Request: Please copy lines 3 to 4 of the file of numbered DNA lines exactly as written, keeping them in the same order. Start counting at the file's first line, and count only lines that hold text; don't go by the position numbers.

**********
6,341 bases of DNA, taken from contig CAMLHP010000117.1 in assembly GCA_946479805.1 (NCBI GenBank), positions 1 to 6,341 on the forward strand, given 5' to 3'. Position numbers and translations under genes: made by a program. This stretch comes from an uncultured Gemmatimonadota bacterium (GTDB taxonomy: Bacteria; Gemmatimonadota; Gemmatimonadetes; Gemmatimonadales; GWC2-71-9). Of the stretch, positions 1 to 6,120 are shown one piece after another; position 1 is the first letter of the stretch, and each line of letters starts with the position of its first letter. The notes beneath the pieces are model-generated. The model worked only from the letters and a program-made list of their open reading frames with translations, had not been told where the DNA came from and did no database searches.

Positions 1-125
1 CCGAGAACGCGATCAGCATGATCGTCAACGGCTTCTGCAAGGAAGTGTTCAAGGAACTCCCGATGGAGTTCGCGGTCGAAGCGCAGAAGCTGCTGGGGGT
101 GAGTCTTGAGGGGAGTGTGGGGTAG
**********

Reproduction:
1 CCGAGAACGCGATCAGCATGATCGTCAACGGCTTCTGCAAGGAAGTGTTCAAGGAACTCCCGATGGAGTTCGCGGTCGAAGCGCAGAAGCTGCTGGGGGT
101 GAGTCTTGAGGGGAGTGTGGGGTAG